Mine was a 3.0 Intercooler, 3rd Gen. It was absolutely brilliant - not particularly refined, but absolutely bombproof. I owned it for 4 years or so, 100K miles and apart from consumables, steering rack bushes and track rod ends it never needed anything doing to it. The low emission zone meant I had to get rid of it (it was registered as 4x4 light utility so would have been treated as a commercial vehicle, not a passenger vehicle). I had high hopes of the LC120 replacing it - while it was more luxurious it just didn't have the same feeling of solid engineering...

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The later (Gen 3) hilux was a LC Prado chassis and running gear with a switchable 2wd/4wd transfer box with a different shell on the top from what I can tell... I think the Gen 1 and 2 were much closer to the pick up than the LC equivalent..

It didn't seem to rust though, and as you said the 120 series was a mess underneath compared!

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I'm finding it quite difficult to get a good overview of information from the internet. I'm trying to decipher the model numbers, but they look like the worst letters in Russian scrabble. Then they're all different depending on the factory they were built in. And they've got different names depending on where they were sold. Then I can't find any good resources on how to find part numbers nor where I can buy those in the UK. LJ78? Apparantly it's a Jap import, but I can't find what it's the same as: HZJ78? FZJ78? Or is it entirely different?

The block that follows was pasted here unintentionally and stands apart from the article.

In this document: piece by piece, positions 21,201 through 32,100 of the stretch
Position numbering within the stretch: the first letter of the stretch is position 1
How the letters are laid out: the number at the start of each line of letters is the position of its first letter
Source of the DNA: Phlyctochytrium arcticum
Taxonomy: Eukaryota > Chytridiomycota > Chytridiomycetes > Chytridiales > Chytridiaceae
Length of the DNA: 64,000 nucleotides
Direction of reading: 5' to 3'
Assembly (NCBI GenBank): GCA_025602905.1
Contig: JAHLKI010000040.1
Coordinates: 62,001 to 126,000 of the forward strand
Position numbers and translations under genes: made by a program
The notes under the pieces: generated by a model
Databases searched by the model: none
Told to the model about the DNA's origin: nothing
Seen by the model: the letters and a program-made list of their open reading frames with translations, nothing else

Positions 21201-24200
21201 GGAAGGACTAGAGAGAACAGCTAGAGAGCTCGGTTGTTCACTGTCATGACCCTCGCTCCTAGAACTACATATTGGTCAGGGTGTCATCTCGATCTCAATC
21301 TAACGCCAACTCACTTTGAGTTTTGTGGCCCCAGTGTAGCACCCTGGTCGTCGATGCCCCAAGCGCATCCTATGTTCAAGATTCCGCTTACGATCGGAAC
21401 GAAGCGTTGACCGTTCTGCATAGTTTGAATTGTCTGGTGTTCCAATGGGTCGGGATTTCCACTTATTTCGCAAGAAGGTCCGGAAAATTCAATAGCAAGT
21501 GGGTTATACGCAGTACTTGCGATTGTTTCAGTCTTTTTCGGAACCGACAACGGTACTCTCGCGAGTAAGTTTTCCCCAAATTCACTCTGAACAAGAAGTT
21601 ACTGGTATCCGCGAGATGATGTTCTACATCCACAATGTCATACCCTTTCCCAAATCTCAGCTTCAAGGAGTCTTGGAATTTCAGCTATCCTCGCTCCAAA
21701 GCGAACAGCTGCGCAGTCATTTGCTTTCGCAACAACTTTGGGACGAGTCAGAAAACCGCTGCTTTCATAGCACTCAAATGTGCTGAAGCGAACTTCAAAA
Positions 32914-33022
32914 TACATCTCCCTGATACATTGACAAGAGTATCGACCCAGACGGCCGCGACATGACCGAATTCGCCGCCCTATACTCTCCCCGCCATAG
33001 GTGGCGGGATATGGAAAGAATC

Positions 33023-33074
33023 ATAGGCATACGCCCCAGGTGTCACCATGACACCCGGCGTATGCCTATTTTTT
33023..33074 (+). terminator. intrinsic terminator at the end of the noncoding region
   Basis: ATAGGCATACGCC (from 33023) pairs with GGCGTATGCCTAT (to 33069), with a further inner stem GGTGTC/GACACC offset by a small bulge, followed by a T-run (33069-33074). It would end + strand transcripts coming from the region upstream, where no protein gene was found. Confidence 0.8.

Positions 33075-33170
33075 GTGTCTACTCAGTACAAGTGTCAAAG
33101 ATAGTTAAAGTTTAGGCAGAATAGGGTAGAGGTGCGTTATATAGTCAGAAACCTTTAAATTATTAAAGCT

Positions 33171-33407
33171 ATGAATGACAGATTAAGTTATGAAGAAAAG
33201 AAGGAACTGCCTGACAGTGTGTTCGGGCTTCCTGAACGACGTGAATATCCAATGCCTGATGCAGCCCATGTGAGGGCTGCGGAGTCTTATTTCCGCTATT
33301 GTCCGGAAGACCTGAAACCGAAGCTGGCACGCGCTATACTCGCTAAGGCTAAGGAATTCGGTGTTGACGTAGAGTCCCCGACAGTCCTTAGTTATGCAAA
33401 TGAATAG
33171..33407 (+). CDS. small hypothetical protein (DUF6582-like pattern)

Admittedly i've only spent an evening on it, but it's like no-one cares about this sort of stuff and hardly anything's been published online (maybe as already said, because they don't break down!)

Land Rovers seem easy!

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I did find this site which is more helpful in getting an overview: http://toyota-europe.epc-data.com/land_cruiser/. Looks like you have to choose between Japan, Europe, USA and General before you can decode the first part of the VIN.

I'm going to be working with 4 vehicles and they're all different. I've asked for the VINs to be able to unpick their specs. All I have at the moment is model years and vague descriptions. I don't know what they look like. So far i've worked out the code dictating the models are (Engine - Wheelbase - LHD/RHD), e.g. HZ - J78 - R (HZJ78R)

I'm sure it's all logical as it's made by engineers at the end of the day. It just feels like learning another language!